Structural Complications Following ST-Elevation Myocardial Infarction: An Analysis of the National Inpatient Sample 2016 to 2020

Chun Shing Kwok, Adnan I Qureshi, Maximillian Will, Konstantin Schwarz, Gregory Y H Lip, Josip A Borovac*

*Korrespondierende:r Autor:in für diese Arbeit

Publikation: Beitrag in Fachzeitschrift (peer-reviewed)Artikel in Fachzeitschrift

Abstract

ST-elevation myocardial infarction (STEMI) is a life-threatening emergency that can result in cardiac structural complications without timely revascularization. A retrospective study from the National Inpatient Sample included all patients with a diagnosis of STEMI between 2016 and 2020. Primary outcomes of interest were in-hospital mortality, length of stay (LoS), and healthcare costs for patients with and without structural complications. There were 994,300 hospital admissions included in the analysis (median age 64 years and 32.2% female). Structural complications occurred in 0.78% of patients. There was a three-fold increase in patients with cardiogenic shock (41.6% vs. 13.6%) and in-hospital mortality (30.6% vs. 10.7%) in the group with structural complications. The median LoS was longer (5 days vs. 3 days), and the median cost was significantly greater (USD 32,436 vs. USD 20,241) for patients with structural complications. After adjustments, in-hospital mortality was significantly greater for patients with structural complications (OR 1.99, 95% CI 1.73-2.30), and both LoS and costs were greater. There was a significant increase in mortality with ruptured cardiac wall (OR 9.16, 95% CI 5.91-14.20), hemopericardium (OR 3.20, 95% CI 1.91-5.35), and ventricular septal rupture (OR 2.57, 95% CI 1.98-3.35) compared with those with no complication. In conclusion, structural complications in STEMI patients are rare but potentially catastrophic events.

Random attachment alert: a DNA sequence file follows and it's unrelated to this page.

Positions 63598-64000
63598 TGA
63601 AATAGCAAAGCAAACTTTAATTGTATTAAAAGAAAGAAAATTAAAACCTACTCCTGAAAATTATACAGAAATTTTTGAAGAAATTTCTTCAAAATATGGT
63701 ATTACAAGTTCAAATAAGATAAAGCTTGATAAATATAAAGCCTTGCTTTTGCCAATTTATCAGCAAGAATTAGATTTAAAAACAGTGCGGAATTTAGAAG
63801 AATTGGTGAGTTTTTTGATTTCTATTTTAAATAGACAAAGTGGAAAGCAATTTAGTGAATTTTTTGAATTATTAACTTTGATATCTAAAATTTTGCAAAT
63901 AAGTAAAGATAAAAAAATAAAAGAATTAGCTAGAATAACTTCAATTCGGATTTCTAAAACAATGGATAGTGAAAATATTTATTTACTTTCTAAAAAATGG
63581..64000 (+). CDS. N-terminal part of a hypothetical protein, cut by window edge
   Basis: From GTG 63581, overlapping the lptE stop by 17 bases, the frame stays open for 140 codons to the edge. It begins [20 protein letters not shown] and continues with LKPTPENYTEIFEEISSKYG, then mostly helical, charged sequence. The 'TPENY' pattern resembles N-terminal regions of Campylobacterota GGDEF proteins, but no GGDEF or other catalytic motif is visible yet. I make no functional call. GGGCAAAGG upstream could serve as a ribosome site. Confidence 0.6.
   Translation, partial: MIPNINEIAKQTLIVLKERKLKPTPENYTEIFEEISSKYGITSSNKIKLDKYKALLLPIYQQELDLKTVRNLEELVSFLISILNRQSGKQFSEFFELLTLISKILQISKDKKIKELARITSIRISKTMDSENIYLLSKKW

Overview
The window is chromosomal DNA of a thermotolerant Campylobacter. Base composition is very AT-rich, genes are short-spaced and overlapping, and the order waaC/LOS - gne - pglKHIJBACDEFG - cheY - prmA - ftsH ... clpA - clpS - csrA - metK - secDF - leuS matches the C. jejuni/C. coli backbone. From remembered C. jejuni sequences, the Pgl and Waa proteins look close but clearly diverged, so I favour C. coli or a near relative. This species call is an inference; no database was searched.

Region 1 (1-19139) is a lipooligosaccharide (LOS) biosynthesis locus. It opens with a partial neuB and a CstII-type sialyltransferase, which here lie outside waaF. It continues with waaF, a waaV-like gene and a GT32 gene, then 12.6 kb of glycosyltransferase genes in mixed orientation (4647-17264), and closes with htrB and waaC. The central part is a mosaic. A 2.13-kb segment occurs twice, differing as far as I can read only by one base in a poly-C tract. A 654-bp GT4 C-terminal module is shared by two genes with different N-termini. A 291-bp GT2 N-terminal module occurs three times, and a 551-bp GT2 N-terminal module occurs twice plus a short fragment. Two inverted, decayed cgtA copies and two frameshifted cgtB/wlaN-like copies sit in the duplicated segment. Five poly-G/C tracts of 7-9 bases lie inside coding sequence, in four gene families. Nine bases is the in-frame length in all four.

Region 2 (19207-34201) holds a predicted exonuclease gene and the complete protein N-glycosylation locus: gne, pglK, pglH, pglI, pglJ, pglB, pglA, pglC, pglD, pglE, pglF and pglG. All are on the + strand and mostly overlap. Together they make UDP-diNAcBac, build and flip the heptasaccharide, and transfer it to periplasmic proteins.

OriginalspracheEnglisch
Aufsatznummer59
FachzeitschriftJournal of Cardiovascular Development and Disease
Jahrgang11
Ausgabenummer2
DOIs
PublikationsstatusVeröffentlicht - 15 Feb. 2024

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